Fooling Ourselves: We’re Far from Learning the Lessons of Covid

Ian Mitroff
2 min readJun 6, 2023

I’m publishing this series of articles to share and discuss my ruminations on coping with a troubled and messy world. You can “follow” me to never miss an article.

In the May 26th edition of The Week, the column Talking Points features a discussion on “What we did right — and what we did wrong” with regards to the handling of the Pandemic[i]. Thus, Public Trust was among the Pandemic’s major causalities. The culprit? Mixed messages on face masks and harsh mandates. For another, schools remained closed longer than those in other countries leading to the disruption of learning and substantial behavioral problems. Citing a new book by Erekiel J. Emmanuel and others, Lessons From the Covid War, Public Health leaders should have anticipated that far too many Americans would grow weary of Covid.

Saying that Public Health leaders should have better “anticipated” the Public’s response is one of the greatest understatements of all time. As I’ve written repeatedly, we/they should have better anticipated the countless fallacious arguments that would be produced for not getting Vaccinated[ii]. Indeed, we should have planned for all of the systems that would be disrupted.

The article quotes John Interlandi, who writing in The New York Times, argued that while flawed, the U.S. “got several things right”. Thus, stimulus checks helped feed millions and keep people housed. True, but once again, the near disastrous effects on the Economy were not part of the preplanning for Pandemics. Sadly, there’s little indication that it will be part of future efforts.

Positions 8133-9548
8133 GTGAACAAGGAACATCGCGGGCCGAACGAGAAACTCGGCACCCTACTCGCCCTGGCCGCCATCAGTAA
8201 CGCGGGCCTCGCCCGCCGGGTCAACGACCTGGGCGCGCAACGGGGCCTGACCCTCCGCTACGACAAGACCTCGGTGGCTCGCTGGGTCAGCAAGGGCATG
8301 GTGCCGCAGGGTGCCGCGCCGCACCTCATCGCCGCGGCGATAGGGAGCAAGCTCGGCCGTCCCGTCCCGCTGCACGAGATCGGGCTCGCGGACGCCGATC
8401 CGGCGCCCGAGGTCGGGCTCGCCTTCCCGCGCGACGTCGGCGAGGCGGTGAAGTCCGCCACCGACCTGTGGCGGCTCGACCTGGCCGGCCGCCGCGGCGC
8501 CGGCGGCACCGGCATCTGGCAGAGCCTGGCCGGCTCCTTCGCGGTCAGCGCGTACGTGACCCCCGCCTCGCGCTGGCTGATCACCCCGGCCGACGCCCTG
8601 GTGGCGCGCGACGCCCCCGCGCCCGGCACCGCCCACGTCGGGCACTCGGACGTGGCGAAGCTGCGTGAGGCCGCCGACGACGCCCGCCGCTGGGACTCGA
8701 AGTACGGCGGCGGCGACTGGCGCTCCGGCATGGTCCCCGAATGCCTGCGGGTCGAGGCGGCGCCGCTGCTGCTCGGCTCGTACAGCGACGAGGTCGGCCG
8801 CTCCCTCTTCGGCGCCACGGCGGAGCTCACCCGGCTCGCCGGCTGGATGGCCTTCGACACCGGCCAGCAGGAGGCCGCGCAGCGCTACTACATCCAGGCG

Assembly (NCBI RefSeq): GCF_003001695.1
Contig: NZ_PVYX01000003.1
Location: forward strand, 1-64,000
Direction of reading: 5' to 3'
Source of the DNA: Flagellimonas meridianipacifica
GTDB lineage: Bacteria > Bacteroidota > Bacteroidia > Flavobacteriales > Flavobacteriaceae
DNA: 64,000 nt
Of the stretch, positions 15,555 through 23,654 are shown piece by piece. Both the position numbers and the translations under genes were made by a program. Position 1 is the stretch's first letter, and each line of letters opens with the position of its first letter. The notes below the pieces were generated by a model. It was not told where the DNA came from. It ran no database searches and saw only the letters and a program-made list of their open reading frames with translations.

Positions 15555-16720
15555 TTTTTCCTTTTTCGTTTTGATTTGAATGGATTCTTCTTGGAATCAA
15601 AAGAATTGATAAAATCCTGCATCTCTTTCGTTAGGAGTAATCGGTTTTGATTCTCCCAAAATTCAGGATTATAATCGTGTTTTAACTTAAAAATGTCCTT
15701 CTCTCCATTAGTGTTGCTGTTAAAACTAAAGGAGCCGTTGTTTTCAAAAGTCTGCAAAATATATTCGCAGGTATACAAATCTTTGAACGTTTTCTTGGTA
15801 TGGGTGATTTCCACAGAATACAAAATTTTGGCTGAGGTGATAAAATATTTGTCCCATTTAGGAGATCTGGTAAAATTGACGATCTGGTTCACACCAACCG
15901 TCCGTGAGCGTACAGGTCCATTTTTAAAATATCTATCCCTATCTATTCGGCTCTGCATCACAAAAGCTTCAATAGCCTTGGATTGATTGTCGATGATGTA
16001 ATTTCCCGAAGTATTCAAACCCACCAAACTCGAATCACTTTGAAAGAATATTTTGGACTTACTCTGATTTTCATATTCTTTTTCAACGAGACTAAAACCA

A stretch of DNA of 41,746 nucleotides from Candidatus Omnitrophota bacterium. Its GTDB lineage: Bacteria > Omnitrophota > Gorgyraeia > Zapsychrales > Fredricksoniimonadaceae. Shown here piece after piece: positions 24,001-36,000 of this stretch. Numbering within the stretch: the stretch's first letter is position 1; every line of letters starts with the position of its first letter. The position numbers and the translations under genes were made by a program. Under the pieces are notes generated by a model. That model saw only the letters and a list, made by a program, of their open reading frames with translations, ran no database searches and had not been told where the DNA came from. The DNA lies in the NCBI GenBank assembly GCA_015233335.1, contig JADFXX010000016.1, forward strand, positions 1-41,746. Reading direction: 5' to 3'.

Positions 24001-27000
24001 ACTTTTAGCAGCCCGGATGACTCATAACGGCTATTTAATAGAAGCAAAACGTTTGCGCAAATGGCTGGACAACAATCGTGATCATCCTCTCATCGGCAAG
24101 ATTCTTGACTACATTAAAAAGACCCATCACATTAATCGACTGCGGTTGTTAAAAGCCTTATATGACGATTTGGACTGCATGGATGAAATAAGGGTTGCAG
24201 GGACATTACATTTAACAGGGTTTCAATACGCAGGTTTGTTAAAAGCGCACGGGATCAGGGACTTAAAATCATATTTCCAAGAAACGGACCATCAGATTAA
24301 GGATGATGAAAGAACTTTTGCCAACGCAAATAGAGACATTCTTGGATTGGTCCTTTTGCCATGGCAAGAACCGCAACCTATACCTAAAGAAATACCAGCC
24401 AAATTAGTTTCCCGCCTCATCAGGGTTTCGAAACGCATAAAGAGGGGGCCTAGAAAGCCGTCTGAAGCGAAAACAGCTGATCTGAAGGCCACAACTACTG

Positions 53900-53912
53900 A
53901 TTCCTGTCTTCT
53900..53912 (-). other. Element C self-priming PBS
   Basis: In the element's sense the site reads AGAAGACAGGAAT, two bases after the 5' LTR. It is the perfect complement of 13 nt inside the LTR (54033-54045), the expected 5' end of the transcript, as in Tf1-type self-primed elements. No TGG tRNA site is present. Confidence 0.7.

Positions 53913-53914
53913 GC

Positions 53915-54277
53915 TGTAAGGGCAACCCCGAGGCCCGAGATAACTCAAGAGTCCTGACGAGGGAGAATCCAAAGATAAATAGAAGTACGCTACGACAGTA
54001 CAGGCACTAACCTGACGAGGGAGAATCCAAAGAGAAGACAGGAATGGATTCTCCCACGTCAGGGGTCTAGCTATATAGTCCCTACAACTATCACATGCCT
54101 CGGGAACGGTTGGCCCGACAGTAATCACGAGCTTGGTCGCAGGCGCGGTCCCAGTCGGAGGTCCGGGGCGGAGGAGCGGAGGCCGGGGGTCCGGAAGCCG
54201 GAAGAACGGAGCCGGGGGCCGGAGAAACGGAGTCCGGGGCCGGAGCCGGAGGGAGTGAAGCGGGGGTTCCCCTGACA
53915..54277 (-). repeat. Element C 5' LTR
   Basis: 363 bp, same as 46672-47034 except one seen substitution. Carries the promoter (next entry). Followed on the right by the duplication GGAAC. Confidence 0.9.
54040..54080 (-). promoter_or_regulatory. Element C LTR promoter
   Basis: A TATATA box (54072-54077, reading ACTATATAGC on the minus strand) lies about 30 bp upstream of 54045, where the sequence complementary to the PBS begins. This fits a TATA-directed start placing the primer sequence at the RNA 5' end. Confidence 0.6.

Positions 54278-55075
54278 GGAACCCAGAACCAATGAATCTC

[i] Talking Points: “The pandemic: What we did right-and what we did wrong,” The Week, May26, 2023, P 16.

[ii] Ian I. Mitroff, The Socially Responsible Organization: Lessons from Covid 19, Singer Briefs, New York, 2022.

Ian I. Mitroff is credited as being one of the principal founders of the modern field of Crisis Management. He has a BS, MS, and a PhD in Engineering and the Philosophy of Social Systems Science from UC Berkeley. He is Professor Emeritus from the Marshall School of Business and the Annenberg School of Communication at USC. Currently, he is a Senior Research Affiliate in the Center for Catastrophic Risk Management, UC Berkeley. He is a Fellow of the American Psychological Association, the American Association for the Advancement of Science, and the American Academy of Management. He has published 41 books. His most recent are: Techlash: The Future of the Socially Responsible Tech Organization, Springer, New York, 2020. The Psychodynamics of Enlightened Leadership; Coping with Chaos, Co-authored with Ralph H. Kilmann, Springer, New York, 2021. His latest is: The Socially Responsible Organization: Lessons from Covid 19, Springer, New York, 2022.

Photo by Noah on Unsplash

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